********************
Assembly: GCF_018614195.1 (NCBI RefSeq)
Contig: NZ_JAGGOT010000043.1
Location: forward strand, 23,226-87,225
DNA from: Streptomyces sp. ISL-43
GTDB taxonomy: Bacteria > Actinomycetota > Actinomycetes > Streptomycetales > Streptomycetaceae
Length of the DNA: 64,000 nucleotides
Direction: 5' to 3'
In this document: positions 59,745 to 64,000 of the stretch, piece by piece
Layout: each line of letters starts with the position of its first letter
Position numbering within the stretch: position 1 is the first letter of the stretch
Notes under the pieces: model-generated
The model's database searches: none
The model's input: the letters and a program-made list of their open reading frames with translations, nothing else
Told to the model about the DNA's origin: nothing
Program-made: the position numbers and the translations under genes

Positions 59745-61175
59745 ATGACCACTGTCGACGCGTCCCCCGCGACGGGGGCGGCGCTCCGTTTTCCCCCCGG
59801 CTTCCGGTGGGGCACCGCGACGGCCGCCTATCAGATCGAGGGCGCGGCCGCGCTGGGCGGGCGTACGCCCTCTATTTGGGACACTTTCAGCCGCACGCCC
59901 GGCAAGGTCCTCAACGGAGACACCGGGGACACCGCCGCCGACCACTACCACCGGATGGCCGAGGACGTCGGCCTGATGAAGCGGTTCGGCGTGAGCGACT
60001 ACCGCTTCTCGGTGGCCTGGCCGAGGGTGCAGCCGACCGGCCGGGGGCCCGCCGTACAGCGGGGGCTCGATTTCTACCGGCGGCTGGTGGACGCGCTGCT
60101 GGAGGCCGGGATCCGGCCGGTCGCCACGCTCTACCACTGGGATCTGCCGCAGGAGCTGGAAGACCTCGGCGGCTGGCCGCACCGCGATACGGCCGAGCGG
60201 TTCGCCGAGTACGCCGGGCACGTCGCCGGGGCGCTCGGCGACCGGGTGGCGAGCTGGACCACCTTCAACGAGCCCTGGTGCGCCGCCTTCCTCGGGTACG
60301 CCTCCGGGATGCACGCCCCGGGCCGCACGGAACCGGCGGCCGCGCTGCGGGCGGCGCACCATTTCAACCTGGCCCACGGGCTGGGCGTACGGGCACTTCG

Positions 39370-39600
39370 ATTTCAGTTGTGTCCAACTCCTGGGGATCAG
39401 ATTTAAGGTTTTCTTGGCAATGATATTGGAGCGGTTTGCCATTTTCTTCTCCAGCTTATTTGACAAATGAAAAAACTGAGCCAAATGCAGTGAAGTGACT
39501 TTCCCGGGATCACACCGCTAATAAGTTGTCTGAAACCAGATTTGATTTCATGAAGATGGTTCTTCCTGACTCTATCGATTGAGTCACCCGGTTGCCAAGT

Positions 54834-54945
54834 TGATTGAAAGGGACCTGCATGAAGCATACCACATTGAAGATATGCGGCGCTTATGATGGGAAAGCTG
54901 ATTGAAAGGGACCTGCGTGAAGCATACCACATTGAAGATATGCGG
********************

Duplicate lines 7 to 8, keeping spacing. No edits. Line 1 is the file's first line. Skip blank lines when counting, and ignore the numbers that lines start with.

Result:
Direction: 5' to 3'
In this document: positions 59,745 to 64,000 of the stretch, piece by piece